News

Newly expanded laboratories

Thursday, July 14th, 2016

 

prosto


We have expanded our laboratories space and now we have 3 working labs in our building on Ballycoolin Road in Dublin.

These labs are open for visitors for the purposes of doing instrument demonstration and running customers’ samples:

 

Lab 1 – a standard demonstration lab for most wet or liquid sample analytical instruments eg particle sizing, rheology

Lab 2 – a dedicated powder analysis lab for dry powder samples

Lab 3 – a full service lab for testing incoming equipment and instrument engineering
 

 

 

 

 

 

UPT – novel cost-effective powder testing

Friday, April 1st, 2016

Freeman Technology, global leader in powder testing technologies, have introduced the Uniaxial Powder Tester (UPT). This is the world’s first stand-alone uniaxial tester for simple, sensitive and cost-efficient powder characterisation. This new tester delivers automated, highly repeatable measurement and provides a cost effective alternative to traditional powder testing techniques.

Uniaxial testing involves the construction of a consolidated powder column, which is then fractured through the application of a vertical stress to directly measure Unconfined Yield Strength and Flow Function of powders.

The UPT is available in either manual or advanced version. Read more…

UPT

Particular Training – what’s new in 2016

Thursday, November 19th, 2015

 

 

 

 

 

vouchers

 

 

 

Surface Measurement Systems (SMS) Press Release

Monday, September 7th, 2015

University of Manchester studied Metal-Organic Framework (HKUST-1) for CO2 capture from flue gases

In the recent study by The University of Manchester, HKUST-1, one of the extensively studied Metal-Organic Framework (MOF) for gas separation, was evaluated as a model material for CO2 capture from flue gas stream.

Flue gases contain percentage of CO2 of 5-15%, N2 70-75%, and water vapour of 5-7%. HKUST-1 behaviour was studied with these gases at conditions similar to those of flue gas emission at temperature of 50-75?C. The synthesis was first improved in terms of gaining high production yield and suppressing the by-product formation. According to Nadeen Al-Janabi from The University of Manchester, “The synthesised samples showed good CO2 capacity in comparison to N2. While, the hydrothermal stability test (water vapour adsorption) showed that HKUST-1 in its current form is hydrothermally instable neither at high temperature nor at room temperature. The outcome is to modify the structure of HKUST-1 to enhance its hydrothermal stability otherwise it cannot withstand humid flow such as that of flue gas. To assess the moisture stability of HKUST-1, the water vapour adsorption was measured using DVS 1 “Surface Measurement Systems”.

Highlights:

  • Improved hydrothermal synthesis of HKUST-1 at 100?C with the yield up to 89.4%.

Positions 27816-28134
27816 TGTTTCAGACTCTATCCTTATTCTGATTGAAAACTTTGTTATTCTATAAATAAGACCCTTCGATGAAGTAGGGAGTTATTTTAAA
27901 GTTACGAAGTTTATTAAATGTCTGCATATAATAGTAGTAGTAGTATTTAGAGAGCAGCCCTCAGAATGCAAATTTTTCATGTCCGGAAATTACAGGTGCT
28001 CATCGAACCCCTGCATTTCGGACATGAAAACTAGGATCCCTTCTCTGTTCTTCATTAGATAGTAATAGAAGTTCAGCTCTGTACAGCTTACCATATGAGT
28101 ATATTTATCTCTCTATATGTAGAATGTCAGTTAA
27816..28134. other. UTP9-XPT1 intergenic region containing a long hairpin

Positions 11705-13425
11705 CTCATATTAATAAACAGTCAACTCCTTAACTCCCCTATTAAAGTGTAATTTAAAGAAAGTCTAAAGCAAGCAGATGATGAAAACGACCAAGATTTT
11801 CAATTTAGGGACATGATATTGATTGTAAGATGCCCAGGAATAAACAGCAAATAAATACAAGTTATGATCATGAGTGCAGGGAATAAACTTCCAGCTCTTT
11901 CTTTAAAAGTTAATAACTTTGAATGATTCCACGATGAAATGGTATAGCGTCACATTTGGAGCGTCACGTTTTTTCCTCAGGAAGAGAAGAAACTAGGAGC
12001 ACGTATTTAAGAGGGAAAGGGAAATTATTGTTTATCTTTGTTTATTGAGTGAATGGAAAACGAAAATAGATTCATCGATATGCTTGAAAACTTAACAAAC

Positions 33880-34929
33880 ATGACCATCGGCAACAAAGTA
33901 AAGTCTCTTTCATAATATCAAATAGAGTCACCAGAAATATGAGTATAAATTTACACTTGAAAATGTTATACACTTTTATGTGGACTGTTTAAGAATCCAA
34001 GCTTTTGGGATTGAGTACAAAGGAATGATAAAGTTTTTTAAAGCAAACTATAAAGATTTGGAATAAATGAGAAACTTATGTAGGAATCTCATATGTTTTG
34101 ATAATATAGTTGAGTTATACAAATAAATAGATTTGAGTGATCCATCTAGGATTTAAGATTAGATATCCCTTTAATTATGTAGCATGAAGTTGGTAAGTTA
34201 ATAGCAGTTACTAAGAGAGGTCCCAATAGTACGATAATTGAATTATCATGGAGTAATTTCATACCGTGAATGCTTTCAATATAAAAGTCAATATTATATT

• Evaluation moisture stability of HKUST-1 under relevant flue gas adsorption conditions (45–60?C, 0–1 barG).
  • Interpretation of decomposition dynamics of HKUST-1 under humid conditions.
  • Aggregation of water molecules near copper centres can displace the BTC ligands leading to the decomposition of HKUST-1.

Graphical Abstract

The study was performed by a group from the School of Chemical Engineering and Analytical Sciences, The University of Manchester and Department of Chemical Engineering, University of Bath. It was presented at the 13th International Conference of Carbon Dioxide Utilisation in Singapore and has won several awards and recognition. A second paper in connection to this study is about to be released soon.

Read full article on “Mapping the Cu-BTC metal–organic framework (HKUST-1) stability envelope in the presence of water vapour for CO2 adsorption from flue gases” Authors: Nadeen Al-Janabi, Patrick Hill, Laura Torrente-Murciano, Arthur Garforth, Patricia Gorgojo, Flor Siperstein, Xiaolei Fan, Chemical Engineering Journal 281 (2015) 669–677.

Vision technologies for material characterisation

Tuesday, July 21st, 2015

Why use vision products?

With the prevalance of fast, automated particle size analysers like Malvern Mastersizer you get reproducibility, repeatability, size distributions and statistics. So do we need Vision systems at all?

The answer is yes, but not instead of Mastersizer and for the following reasons:

  • Image evidenvisionce can support or explain the results summarised in your distribution statistics. If you have change of size its important to confirm what’s happening with photographs.
  •  Only an imaging system gives you detailed shape information. And shape is important to the bulk properties of a powder. Shape with particle size and powder flow characteristics (Freeman FT4) give you the full picture.
  • You can add Raman to your vision system and gain useful spectroscopic information of the individual particles. With a static analyser like Morphologi G3-ID you can move back to noted particles and capture their spectra after imaging all the particles!
  • Fast camera optics can study changes in a dispersion or in a sample with treatment in real time. Dynamic vision systems like Hydro Sight can shorten method development times and resolve technical issues.

 

 

 

See vision brochure